The UAB rushing attack is a proven commodity. UAB has accumulated 1,396 yards on 275 carries, is top 25 in rushing yards per game in the nation, and is second only to FAU in C-USA in that category. UAB runs the ball nearly league-best 46 times a game and passes it league worst 24 times a game.
Through 6 games, UAB has scored 3 rushing scores per game and averages over 5 yards per rush.
But how does a running team dominate in a league that passes to win (sit down FAU, it’s not about you right now)?
Two ways – well, three but one is inherent: It is college football, defense, and cleverness.
College football allows offenses to be a little more “fun” (thank goodness). Defense gives the offense more opportunities – and UAB’s defense is really good at doing just that. This post is about the rush offense, however, so we’ll just buck sweep the former two ways off the table and focus on cleverness.
UAB and Misdirection
In order to move the ball consistently on the ground, teams have to do more than just run up the gut. Correction: teams have to do more than just successfully run up the gut. UAB’s offense consists of running to set up the misdirection play. Many rush plays in a sequence come out of the same package, but can end up being a run, run option, or even some play action thrown in, for example. After the defense reads the same plays in sequence, they can sometimes become complacent or oversell the point of attack. UAB frequently uses different misdirection plays out of the same alignment to confuse and wear down defenses. It has been successful thus far.
This is where cleverness comes in to play. UAB puts its personnel in the best position to succeed, and tries to mask any deficiencies through its play calling. It can be as something as simple as repeatedly calling inside zone against Louisiana Tech or counter against Tulane because they couldn’t stop those plays. Additionally, Erdeley is a former wildcat QB from Middle Tennessee and fits well with UAB’s offense. Being 6’4” and 220lbs does not hurt either. Spencer “The Moose” Brown is UAB’s lead back, and checks in at 6’0″ 220lbs. Brown is a bruising running back that gains those necessary short yards.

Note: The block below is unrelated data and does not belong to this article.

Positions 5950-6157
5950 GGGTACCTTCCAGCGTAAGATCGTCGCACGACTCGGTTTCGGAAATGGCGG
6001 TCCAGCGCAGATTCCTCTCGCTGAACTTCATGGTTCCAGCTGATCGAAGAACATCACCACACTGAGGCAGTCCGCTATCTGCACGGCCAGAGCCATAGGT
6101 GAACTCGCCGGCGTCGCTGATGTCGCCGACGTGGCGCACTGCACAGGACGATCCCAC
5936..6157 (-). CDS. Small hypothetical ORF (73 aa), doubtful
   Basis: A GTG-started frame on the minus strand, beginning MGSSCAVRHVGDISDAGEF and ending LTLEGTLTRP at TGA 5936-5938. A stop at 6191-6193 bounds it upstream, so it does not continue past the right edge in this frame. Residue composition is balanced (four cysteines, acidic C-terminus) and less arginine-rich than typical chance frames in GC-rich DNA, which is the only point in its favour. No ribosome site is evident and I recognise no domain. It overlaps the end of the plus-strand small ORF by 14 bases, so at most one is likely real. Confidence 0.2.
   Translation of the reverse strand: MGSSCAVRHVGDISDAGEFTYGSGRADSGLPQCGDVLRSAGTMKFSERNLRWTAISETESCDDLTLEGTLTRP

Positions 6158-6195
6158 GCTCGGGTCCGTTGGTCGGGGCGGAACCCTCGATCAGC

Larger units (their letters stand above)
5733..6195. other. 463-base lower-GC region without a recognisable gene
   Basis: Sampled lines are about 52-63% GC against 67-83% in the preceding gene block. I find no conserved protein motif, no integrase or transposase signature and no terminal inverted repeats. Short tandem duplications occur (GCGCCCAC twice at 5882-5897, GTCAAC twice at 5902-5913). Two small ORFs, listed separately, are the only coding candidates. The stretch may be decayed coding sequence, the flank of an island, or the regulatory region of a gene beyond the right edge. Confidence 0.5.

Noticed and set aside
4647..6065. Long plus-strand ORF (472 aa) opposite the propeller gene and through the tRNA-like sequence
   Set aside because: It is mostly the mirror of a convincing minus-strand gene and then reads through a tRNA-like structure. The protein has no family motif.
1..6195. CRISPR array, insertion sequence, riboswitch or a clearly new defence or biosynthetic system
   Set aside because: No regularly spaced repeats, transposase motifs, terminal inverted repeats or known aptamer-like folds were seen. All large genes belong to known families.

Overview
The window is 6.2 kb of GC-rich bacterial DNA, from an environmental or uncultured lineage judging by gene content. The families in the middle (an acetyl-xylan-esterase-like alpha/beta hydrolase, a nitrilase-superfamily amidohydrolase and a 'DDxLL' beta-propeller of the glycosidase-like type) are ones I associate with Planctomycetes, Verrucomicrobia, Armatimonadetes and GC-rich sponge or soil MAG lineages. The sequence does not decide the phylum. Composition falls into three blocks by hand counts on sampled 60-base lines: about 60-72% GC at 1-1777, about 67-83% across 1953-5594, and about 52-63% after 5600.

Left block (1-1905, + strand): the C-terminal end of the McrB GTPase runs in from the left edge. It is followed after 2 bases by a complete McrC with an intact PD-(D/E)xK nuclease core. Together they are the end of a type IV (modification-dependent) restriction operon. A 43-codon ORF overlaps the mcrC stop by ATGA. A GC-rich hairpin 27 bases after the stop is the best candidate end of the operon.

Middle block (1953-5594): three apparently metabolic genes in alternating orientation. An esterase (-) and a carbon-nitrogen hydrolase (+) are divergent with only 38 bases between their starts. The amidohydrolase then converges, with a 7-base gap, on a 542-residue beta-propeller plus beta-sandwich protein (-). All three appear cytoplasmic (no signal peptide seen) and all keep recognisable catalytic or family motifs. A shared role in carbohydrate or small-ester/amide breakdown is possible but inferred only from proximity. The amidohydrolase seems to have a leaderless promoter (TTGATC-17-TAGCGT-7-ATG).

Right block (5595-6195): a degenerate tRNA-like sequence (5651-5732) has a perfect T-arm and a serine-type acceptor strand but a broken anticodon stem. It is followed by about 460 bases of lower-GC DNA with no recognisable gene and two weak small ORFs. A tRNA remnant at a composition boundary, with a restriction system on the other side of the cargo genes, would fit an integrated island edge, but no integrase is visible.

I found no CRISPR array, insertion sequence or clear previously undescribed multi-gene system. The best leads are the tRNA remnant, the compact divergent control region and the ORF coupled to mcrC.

As mentioned previously, UAB only attempts 24 passes per game. UAB’s quarterback AJ Erdeley is so heavily involved in the run game, however, that he has a backup QB to occasionally give him breaks. This smartly reduces the number of hits Erdeley takes, and the backup Tyler Johnston III is no slouch in the run game either.
Erdeley and Johnston III combine for 12 rushes a game. Spoiler alert, we’ll see how they contribute to UAB’s 46 rush attempts per game below.
This post will go through how UAB uses three different play types and variations within.
Let’s get to the GIFs already!
This is likely UAB’s go-to. UAB runs their base inside zone out of 12 personnel. The roles of TE and H-back can either be filled by the TE or fullback and are changed depending on the play called. We will see how sometimes the fullback lines up as an inline TE, and sometimes a TE is lined up as the H-back.
In the GIF below, Spencer Brown is opposite the fullback who cuts across the line to block any edge defender on the backside of the play to try and create a cutback lane. Here, Brown easily find space behind the center.